Ramana Maharshi quoting Shankara on Bhakti (The path of love and devotion)

In talk number 428 from the book Talks with Sri Ramana Maharshi, Ramana Maharshi selects 10 verses from Sivananda Lahari, a devotional work of 100 verses written by Sri Sankara. In it, Bhakti is described, and Ramana has provided his own free translations of the meaning of the verses. So, here in the following text we have in effect a combined statement on Bhakti from both Shakara and Ramana!

!Praise and blessings to Sri Ramana and Sri Shankara!

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Sri Ramana Maharshi


(1) What is bhakti?

Just as the ankola fruit falling from the tree rejoins it or a piece of iron is drawn to magnet, so also thoughts, after rising up, lose themselves in their original source. This is bhakti. The original source of thoughts is the feet of the Lord, Isvara. Love of His Feet forms bhakti. (Verse 61)

(2) Fruit of bhakti:

The thick cloud of bhakti, formed in the transcendental sky of the Lord’s Feet, pours down a rain of Bliss (ananda) and fills the lake of mind to overflowing. Only then the jiva, always transmigrating to no useful end, has his real purpose fulfilled. (Verse 76)

(3) Where to place bhakti?

Devotion to gods, who have themselves their origin and end, can result in fruits similarly with origin and end. In order to be in Bliss everlasting our devotion must be directed to its source, namely the Feet of the ever blissful Lord. (Verse 83)

(4) Bhakti is a matter only for experience and not for words:

How can Logic or other polemics be of real use? Can the ghatapatas (favourite examples of the logicians, meaning the pot and the cloth) save you in a crisis? Why then waste yourself thinking of them and on discussion? Stop exercising the vocal organs and giving them pain. Think of the Feet of the Lord and drink the nectar! (Verse 6)

(5) Immortality is the fruit of Devotion:

At the sight of him who in his heart has fixed the Lord’s Feet, Death is reminded of his bygone disastrous encounter with Markandeya and flees away. All other gods worship only Siva, placing their crowned heads at His feet. Such involuntary worship is only natural to Siva. Goddess Liberation, His consort, always remains part of Him. (Verse 65)

(6) If only Devotion be there – the conditions of the jiva cannot affect him.

However different the bodies, the mind alone is lost in the Lord’s Feet. Bliss overflows! (Verse 10)

(7) Devotion always unimpaired:

Wherever or however it be, only let the mind lose itself in the Supreme. It is Yoga! It is Bliss! Or the Yogi or the Bliss incarnate! (Verse 12)

(8) Karma Yoga also is Bhakti:

To worship God with flowers and other external objects is troublesome. Only lay the single flower, the heart, at the feet of Siva and remain at Peace. Not to know this simple thing and to wander about! How foolish! What misery! (Verse 9)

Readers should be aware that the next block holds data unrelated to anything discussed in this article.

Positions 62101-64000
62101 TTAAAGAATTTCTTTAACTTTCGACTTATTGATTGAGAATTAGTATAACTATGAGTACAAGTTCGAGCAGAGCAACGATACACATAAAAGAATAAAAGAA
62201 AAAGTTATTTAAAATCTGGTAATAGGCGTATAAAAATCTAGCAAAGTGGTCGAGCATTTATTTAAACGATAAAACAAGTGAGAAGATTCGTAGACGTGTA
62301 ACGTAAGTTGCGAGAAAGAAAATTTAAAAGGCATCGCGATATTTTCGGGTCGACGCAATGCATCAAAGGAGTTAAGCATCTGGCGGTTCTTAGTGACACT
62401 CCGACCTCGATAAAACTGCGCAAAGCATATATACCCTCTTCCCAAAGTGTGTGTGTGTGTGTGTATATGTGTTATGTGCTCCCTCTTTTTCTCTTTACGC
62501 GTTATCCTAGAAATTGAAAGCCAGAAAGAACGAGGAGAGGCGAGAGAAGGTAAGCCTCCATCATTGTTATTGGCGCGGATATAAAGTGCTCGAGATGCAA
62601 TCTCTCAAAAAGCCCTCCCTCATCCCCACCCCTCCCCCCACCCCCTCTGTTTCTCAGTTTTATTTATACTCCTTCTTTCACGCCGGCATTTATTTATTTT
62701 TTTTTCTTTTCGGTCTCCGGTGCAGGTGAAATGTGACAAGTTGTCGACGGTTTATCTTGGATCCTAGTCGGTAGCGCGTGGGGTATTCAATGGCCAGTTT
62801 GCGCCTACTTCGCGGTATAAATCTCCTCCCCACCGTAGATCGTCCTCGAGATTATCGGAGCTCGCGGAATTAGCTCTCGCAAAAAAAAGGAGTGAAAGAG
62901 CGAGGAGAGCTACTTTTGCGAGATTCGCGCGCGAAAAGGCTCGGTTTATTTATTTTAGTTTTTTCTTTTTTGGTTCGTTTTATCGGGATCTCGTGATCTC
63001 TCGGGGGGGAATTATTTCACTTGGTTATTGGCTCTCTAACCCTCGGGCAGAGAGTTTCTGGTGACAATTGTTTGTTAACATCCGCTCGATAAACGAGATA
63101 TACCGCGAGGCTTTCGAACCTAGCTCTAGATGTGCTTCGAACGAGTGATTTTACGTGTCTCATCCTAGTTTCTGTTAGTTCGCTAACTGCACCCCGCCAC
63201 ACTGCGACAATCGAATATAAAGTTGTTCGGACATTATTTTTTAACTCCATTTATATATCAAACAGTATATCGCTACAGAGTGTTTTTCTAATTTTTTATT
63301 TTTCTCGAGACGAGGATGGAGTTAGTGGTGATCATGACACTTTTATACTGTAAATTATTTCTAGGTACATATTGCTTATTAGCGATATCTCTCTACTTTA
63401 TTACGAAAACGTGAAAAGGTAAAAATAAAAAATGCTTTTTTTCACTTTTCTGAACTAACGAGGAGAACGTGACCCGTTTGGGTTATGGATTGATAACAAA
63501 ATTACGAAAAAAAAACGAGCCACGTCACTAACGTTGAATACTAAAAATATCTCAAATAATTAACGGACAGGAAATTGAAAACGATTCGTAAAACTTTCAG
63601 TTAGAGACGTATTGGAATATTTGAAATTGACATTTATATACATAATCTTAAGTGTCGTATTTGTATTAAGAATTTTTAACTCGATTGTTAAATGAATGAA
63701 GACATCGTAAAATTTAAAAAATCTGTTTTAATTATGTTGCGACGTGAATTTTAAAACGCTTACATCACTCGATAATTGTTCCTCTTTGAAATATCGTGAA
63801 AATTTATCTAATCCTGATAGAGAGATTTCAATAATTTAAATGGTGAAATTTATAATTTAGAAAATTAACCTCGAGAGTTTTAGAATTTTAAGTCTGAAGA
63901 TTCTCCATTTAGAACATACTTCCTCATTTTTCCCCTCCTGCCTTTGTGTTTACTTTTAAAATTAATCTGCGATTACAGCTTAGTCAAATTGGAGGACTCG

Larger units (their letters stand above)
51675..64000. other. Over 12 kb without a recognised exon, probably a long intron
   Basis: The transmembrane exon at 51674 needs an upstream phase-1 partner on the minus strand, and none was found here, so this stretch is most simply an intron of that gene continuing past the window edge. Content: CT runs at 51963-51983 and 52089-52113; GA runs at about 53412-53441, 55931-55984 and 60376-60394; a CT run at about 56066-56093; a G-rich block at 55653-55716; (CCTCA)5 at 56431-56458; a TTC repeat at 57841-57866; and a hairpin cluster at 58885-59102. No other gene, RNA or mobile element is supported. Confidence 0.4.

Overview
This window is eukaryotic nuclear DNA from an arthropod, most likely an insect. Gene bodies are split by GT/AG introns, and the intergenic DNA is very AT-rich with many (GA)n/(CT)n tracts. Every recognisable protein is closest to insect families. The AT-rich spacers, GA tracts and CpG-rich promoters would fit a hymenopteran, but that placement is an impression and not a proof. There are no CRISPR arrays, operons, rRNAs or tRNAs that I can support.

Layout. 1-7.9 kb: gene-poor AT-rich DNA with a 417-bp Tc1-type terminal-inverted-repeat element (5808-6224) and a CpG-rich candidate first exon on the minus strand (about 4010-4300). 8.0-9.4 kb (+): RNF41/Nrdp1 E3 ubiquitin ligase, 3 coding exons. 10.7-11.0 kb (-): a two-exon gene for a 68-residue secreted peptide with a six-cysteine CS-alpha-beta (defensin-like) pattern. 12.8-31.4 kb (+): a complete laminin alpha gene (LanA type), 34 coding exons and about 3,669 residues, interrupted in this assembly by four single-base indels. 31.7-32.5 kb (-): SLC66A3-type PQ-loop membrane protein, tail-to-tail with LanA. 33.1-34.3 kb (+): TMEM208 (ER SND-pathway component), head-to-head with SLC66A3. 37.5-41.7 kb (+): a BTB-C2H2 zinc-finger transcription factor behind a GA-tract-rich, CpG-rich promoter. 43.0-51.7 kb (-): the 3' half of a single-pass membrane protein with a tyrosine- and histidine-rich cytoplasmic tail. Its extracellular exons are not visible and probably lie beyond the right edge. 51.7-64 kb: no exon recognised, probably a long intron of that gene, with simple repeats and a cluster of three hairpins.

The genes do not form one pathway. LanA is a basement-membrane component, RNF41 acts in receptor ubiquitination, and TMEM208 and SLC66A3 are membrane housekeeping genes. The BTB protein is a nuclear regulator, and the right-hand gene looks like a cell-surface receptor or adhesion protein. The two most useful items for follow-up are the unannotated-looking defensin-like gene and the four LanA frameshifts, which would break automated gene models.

(9) This Karma Yoga puts an end to one’s samsara:

Whatever the order of life (asrama) of the devotee, only once thought of, Siva relieves the devotee of his load of samsara and takes it on Himself. (Verse 11)

(10) Devotion is Jnana:

The mind losing itself in Siva’s Feet is Devotion. Ignorance lost! Knowledge! Liberation! (Verse 91)

Ramana Maharshi: The Self is realised when thoughts subside

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The following excerpt is from Talks with Sri Ramana Maharshi, Talk 376, bold type is added by myself for emphasis:

A learned Telugu visitor, who had composed a song in praise of Sri Bhagavan, read it out, placed it at His feet and saluted. After a time he asked for upadesa.

[Tom: Upadesa means spiritual teaching or instruction. The text Ramana refers to below, Upadesa Saram, means ‘The Essential Teaching’, and was written by Sri Ramana Maharshi himself. You can find the full text on the link below, together with a PDF version for download.]

Sri Ramama Maharshi: The upadesa is contained in Upadesa Saram.

Questioner: But oral and personal instruction is valuable.

Sri Ramama Maharshi: If there be anything new and hitherto unknown upadesa will be appropriate. Here it happens to be stilling the mind and remaining free from thoughts.

Questioner: It looks impossible.

Sri Ramama Maharshi: But it is precisely the pristine and eternal state of all.

Questioner: It is not perceived in our everyday active life.

Sri Ramama Maharshi: Everyday life is not divorced from the Eternal State. So long as the daily life is imagined to be different from the spiritual life these difficulties arise. If the spiritual life is rightly understood, the active life will be found to be not different from it.

Can the mind be got at by the mind on looking for it as an object? The source of the mental functions must be sought and gained. That is the Reality.

One does not know the Self owing to the interference of thoughts. The Self is realised when thoughts subside.